17th August.—After a few quiet days in the area of La Rabitiere, the Regiment resumed its advance on the 17th August, receiving orders to concentrate west of Falaise and march by night to positions cutting the Falaise—Argentan road. After a preliminary move to the concentration area south of the Bois du Roi the night march started to St. Martin de Mieux, which was organized as a firm base with one company as garrison.
The advance continued with D Company leading. This went smoothly, with a slight amount of opposition, in which D and C Companies came under small-arms fire from some woods, but which soon stopped. D Company also knocked out an enemy staff car and captured maps and orders and a prisoner.
The Regiment took up position astride the Falaise—Argentan road at dawn on the 18th August and were relieved at 1600 hrs. that day by the 6th Royal Welch Fusiliers. It moved back to a harbour area just west of its former positions, but from here was ordered to prepare for a night attack on Pierrefitte, which was being reconnoitred by the 4th Royal Welch Fusiliers to ascertain the enemy strength. After having moved to a concentration area at Calvary the Regiment received orders postponing the attack and moved back to wait for tank and artillery support.
The Regiment moved to its concentration area at 1300 hrs and the attack on Pierrefitte was launched on the 19th August with the support of the divisional artillery, including a medium regiment and a squadron of the 147th R.A.C., with A Company right and C Company left. With this support enemy resistance proved to be very slight and the village was taken by 1600 hrs. One tank and one Loyd carrier were blown up on mines.
On entering the village of Pierrefitte the body of a soldier of the Royal Welch Fusiliers was found with his hands tied in front of him. He had been shot in the back of the head.
From the 20th to the 26th August the Regiment remained in the Pierrefitte area resting. Physical training and drill parades were held. Work included coping with prisoners of war, directing them, in the cremation of dead German horses killed in the last stages of the Falaise "pocket," and estimating enemy losses in equipment.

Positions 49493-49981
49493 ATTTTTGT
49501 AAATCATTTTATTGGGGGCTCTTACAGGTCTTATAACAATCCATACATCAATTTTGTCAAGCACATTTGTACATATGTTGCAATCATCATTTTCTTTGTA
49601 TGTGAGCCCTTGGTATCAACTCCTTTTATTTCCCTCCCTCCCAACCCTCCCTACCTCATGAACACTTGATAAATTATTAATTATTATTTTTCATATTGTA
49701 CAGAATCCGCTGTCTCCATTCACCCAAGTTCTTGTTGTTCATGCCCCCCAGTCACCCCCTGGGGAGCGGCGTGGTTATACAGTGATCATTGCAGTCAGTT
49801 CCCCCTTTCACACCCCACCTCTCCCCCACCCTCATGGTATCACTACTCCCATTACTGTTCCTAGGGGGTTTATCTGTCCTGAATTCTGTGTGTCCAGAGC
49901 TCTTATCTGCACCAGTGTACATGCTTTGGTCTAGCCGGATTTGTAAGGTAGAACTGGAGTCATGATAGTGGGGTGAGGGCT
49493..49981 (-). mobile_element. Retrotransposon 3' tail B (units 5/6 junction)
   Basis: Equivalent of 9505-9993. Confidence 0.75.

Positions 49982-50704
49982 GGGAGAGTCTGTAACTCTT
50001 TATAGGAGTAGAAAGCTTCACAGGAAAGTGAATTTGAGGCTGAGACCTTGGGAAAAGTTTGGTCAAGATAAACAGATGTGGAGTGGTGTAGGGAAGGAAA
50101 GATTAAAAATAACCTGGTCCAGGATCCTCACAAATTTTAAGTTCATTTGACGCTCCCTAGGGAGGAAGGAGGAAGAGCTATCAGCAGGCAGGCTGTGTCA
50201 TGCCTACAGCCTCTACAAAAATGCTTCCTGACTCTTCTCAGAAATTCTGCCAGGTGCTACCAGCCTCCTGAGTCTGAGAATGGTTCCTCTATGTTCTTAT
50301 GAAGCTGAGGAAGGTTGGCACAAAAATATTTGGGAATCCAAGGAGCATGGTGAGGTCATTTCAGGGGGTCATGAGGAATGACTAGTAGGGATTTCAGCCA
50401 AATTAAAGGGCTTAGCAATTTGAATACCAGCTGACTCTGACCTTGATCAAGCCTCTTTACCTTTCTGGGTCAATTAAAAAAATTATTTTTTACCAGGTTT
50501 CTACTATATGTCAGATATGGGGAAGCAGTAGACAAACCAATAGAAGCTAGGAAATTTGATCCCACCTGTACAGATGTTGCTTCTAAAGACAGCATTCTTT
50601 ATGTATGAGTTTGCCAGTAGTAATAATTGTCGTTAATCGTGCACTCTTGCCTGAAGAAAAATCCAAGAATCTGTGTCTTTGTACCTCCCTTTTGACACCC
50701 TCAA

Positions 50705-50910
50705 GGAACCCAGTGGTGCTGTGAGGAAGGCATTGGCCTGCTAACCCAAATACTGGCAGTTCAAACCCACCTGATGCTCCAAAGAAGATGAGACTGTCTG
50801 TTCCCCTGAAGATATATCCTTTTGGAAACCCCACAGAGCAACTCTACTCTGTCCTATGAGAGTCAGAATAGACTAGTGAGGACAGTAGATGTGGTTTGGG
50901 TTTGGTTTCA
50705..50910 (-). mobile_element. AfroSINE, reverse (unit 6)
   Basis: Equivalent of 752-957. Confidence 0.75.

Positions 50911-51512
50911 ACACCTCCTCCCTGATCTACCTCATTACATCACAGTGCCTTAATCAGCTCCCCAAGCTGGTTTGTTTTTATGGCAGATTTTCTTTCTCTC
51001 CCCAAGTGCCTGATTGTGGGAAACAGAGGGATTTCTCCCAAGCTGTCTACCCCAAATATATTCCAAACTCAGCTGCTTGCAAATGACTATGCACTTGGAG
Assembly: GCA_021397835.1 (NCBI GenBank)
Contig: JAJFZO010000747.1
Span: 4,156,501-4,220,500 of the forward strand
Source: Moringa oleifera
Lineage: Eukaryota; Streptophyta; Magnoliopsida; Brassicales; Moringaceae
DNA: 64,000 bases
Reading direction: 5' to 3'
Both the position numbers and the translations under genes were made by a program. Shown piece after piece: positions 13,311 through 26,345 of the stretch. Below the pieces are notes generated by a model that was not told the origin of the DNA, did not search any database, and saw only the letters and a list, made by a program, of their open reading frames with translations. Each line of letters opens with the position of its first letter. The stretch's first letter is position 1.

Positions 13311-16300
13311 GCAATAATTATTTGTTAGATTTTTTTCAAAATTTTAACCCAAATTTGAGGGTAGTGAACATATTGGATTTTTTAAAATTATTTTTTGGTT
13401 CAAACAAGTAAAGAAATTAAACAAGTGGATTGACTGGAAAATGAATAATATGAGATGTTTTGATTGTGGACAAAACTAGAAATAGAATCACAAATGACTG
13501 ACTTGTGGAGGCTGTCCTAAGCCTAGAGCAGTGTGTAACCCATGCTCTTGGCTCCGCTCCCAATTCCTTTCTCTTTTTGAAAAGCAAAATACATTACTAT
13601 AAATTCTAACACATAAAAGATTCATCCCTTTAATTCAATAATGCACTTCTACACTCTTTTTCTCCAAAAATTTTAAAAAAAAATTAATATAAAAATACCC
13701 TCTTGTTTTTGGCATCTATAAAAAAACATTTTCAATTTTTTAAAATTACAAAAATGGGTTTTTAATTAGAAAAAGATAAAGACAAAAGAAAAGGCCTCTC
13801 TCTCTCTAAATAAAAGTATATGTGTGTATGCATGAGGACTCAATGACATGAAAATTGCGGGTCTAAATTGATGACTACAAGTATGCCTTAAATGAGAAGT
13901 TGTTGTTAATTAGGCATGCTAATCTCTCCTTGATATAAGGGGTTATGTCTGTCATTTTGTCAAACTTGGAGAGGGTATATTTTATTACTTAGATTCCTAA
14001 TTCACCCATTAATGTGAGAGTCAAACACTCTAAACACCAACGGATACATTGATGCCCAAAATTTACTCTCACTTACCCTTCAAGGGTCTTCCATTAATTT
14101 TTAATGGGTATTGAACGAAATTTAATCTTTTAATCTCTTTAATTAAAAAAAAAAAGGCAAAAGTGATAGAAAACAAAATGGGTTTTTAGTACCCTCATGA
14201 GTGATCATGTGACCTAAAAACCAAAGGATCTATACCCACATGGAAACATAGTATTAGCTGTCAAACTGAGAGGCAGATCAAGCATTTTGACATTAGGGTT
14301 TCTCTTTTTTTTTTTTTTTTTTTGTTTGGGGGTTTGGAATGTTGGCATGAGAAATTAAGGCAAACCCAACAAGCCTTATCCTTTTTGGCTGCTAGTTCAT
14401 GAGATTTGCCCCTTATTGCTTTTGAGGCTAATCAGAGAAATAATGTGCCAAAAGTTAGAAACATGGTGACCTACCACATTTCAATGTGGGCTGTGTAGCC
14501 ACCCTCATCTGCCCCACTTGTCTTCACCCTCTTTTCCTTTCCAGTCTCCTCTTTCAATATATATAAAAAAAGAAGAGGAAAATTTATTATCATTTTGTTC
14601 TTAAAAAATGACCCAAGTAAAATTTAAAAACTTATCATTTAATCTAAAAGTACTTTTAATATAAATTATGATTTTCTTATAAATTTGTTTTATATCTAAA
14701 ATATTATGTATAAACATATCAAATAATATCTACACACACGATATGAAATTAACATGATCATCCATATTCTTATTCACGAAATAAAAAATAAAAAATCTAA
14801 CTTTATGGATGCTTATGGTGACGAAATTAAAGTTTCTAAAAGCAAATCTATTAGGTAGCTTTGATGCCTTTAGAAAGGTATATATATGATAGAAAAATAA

During this period the Regiment received a draft from the Royal Norfolk Regiment. It was also visited by the Regimental band and a church parade was held at which the band played. The band was greatly appreciated.
On the 26th August the Regiment left Pierrefitte and spent the rest of the month in moving. This started with an exacting march by night of thirty miles to Le Sap with many tedious diversions. Movement was continued at 0700 hrs. on the 28th August by troop-carrying vehicles to a farm north of Bois Branger.
Here contact was made for the first time with members of the French resistance movement, who continued to give information of varying value from then on. The first member met was a well-mannered old Harrovian, who gave accurate information of recent German movements in the area.
On the 29th August the Regiment moved again in troop-carrying vehicles to Irreville hi heavy rain.
On the 30th August the Regiment moved with the intention of crossing the River Seine at a ford at Bezu la Foret, but on reaching La Neuve Grange a huge queue of vehicles showed that the ford had ceased to be passable. It had become a quagmire and a detour was made, and Les Carreaux ultimately reached at night.
Here company positions were manned and the night spent in digging in heavy rain.
Reception by the French inhabitants of villages passed through during the day had been enthusiastic.